Most helpful positive review
32 of 38 people found the following review helpful
on May 21, 2013
NOTE: There are plot spoilers in this review that were unavoidable as I wanted to sensibly talk about the music and its context within, and impact upon, the film, If you haven't seen the film yet, I might suggest waiting to read this until you have.
The second of director J.J. Abrams' newly-revamped "alternate timeline" Star Trek movies is Star Trek Into Darkness, one of the most anticipated films of the early summer months of 2013. Set one year after the events of the last Star Trek film, Into Darkness finds Captain James T. Kirk (Chris Pine) and the crew of the Starship Enterprise - First Officer Spock (Zachary Quinto), Chief Medical Officer Bones McCoy (Karl Urban), Chief Engineer Scott (Simon Pegg), Navigation Officer Sulu (John Cho), Communications Officer Uhura (Zoe Saldana) and Ensign Chekov (Anton Yelchin) - on a mission to observe a primitive humanoid race on a distant planet. When one of the crew members finds his life in jeopardy Kirk is forced to violate the Starfleet prime directive of non-interference in order to rescue him, and upon his return to Earth is demoted by his commanding officer, Admiral Pike (Bruce Greenwood). However, things suddenly change when a mysterious terrorist named John Harrison (Benedict Cumberbatch) attacks a Starfleet installation and murders several high ranking officers, before fleeing to Kronos, the home world of the brutal and warlike Klingon race. Given permission to go after Harrison by Starfleet Admiral Marcus (Peter Weller), and with a cache of prototype photon torpedos on board, Kirk and the crew sets off on a covert mission... but before long doubts about Harrison's identity, and his motivations, begin to surface.
Star Trek Into Darkness, a few logical fallacies aside, is a superbly entertaining sci-fi romp, with an appealing and likeable cast that has grown admirably into the roles previously occupied by William Shatner and company, witty dialogue, some wonderfully exhilarating action set pieces, and several pertinent political statements regarding terrorism, drone strikes, and the nature of revenge. It's visually spectacular, with state-of-the-art special effects and some truly awe-inspiring shots, and has a great score by Michael Giacchino, who builds on the musical style initiated in his first Star Trek outing in 2009, and augments it with several new themes and motifs for the new aspects of his musical universe.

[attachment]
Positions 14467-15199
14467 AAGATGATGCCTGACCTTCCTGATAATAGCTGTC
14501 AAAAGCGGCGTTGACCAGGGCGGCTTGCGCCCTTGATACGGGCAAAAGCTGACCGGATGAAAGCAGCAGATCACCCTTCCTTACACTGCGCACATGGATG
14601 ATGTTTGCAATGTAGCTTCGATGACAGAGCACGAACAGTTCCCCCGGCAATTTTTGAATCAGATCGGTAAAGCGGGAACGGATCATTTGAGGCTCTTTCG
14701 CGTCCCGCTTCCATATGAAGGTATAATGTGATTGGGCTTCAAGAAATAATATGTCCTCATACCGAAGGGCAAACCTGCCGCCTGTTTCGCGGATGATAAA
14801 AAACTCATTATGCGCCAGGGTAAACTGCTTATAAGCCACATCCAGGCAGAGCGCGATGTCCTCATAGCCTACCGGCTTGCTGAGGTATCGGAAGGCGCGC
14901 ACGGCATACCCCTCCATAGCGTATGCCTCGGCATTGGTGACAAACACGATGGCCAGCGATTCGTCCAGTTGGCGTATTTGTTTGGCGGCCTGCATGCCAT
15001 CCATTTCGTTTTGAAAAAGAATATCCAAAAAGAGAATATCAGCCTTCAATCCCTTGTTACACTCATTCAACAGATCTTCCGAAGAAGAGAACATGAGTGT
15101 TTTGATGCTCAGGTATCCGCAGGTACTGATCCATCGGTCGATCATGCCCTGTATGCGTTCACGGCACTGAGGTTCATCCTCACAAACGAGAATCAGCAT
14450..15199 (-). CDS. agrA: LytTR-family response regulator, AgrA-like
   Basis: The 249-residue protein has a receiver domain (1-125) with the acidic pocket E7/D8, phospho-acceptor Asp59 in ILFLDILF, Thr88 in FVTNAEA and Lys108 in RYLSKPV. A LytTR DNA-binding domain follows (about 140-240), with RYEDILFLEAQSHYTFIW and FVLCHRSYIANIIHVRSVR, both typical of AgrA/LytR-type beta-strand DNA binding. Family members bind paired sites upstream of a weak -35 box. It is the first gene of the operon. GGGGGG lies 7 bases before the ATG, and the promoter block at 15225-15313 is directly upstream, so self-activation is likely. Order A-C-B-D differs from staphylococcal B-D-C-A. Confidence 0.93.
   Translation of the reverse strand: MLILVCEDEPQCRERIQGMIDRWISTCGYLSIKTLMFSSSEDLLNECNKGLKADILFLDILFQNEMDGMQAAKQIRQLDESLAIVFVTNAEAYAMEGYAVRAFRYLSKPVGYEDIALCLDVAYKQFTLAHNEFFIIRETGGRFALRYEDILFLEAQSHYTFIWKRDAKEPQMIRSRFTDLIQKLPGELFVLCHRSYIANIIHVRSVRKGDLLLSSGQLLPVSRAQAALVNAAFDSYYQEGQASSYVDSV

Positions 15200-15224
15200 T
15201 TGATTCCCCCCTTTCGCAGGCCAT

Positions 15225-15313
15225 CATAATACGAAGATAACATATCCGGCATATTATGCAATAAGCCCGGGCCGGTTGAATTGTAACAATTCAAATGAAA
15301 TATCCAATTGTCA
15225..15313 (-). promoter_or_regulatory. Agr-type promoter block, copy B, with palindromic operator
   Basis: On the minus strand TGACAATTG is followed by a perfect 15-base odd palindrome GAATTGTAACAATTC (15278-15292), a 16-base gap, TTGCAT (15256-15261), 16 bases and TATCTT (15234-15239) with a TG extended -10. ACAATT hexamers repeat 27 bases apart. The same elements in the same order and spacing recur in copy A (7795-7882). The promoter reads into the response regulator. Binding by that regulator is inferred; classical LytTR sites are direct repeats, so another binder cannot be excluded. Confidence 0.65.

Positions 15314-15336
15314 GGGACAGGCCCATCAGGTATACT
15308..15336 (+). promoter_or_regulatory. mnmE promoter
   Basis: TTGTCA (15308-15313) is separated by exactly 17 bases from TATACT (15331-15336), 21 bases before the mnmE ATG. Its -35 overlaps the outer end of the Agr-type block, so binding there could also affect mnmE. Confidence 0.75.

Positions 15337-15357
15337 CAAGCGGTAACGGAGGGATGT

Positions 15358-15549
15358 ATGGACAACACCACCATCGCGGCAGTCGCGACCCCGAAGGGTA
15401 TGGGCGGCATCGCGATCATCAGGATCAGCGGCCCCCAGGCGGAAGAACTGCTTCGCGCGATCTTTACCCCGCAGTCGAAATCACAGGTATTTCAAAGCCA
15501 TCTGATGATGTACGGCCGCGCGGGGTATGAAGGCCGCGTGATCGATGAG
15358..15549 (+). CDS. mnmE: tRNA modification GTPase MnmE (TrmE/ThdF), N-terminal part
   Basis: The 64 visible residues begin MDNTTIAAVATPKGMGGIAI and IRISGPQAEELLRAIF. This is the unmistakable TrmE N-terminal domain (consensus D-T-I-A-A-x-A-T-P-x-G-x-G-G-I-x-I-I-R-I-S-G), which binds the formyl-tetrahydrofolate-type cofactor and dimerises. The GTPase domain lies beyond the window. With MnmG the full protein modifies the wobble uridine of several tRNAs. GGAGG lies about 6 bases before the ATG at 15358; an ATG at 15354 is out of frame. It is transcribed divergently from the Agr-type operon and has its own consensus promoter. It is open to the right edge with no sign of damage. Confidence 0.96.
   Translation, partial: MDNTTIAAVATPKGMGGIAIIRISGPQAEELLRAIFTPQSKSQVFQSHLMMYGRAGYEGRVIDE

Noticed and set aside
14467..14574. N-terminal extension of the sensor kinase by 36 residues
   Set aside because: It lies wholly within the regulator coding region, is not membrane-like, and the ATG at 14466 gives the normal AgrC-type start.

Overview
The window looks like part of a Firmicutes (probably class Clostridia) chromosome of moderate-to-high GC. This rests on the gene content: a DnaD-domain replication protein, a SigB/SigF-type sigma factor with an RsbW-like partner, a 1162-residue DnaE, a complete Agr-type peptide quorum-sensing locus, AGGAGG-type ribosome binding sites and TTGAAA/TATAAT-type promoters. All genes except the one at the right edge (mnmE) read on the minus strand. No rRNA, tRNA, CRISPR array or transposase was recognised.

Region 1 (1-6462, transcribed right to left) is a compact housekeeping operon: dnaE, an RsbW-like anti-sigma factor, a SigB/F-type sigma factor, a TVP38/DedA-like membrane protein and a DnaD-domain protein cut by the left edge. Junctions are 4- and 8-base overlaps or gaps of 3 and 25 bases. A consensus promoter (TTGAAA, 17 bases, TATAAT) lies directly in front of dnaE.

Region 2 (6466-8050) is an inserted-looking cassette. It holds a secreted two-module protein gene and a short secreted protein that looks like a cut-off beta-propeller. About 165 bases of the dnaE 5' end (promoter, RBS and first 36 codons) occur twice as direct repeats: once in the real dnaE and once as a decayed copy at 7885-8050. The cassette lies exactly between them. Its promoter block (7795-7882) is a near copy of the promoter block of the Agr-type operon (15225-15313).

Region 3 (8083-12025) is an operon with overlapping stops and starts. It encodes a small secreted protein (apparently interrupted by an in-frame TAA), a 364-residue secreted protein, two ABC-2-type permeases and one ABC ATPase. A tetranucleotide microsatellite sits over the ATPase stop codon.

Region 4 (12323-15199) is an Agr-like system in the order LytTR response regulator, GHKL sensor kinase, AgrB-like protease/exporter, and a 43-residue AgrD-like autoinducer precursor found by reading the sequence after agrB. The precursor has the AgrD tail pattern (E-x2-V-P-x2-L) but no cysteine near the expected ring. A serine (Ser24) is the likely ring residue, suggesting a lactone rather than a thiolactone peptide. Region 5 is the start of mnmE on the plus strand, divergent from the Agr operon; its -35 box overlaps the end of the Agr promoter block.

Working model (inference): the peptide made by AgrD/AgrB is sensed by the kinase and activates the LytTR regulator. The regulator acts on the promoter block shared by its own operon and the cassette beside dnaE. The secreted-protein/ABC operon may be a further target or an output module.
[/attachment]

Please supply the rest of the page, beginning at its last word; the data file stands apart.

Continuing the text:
Several of the three themes from the first Star Trek - including the main Trek Anthem and the theme for Spock - feature prominently in the score, giving the two films a pleasing sense of musical continuity. Both the A- and B-phrases of the Anthem crop up regularly: on noble horns during the first moments of "Logos/Pranking the Natives", on searching strings in "Sub Prime Directive", and with chaotic dissonance and skewed chord progressions in the torturous "Earthbound and Down", for example. Later, "Warp Core Values" and "Buying the Space Farm" cleverly echo the emotional sacrificial elegy from the first Star Trek score which accompanied George Kirk's death on the USS Kelvin, linking the fates of father and son. The music segues into a beautiful, ghostly version of the Trek Anthem complete with heavenly choir, before climaxing with a gentle solo piano rendition that is wonderfully poignant.
The film's main new theme is the motif for the terrorist John Harrison. A slow-burning, languid, slightly feline-sounding theme for slithering strings and an undulating six-note rhythmic counterpoint, the theme actually first appears as a pretty, idyllic variation in "London Calling", where the menace provided by Harrison's presence is masked by elegant rhapsodic pianos and a lush, classical aspect. It makes its first full-fledged appearance two minutes into "Meld-Merized", announcing Harrison's destructive intent, and later makes its way into the sinister "Brigadoom", where Kirk and McCoy interrogate Harrison to strident string pulses, eerie glass bowl effects, and subtle allusions to Harrison's musical identity that grow bolder and more elaborate as the cue progresses to to the film's big reveal moment.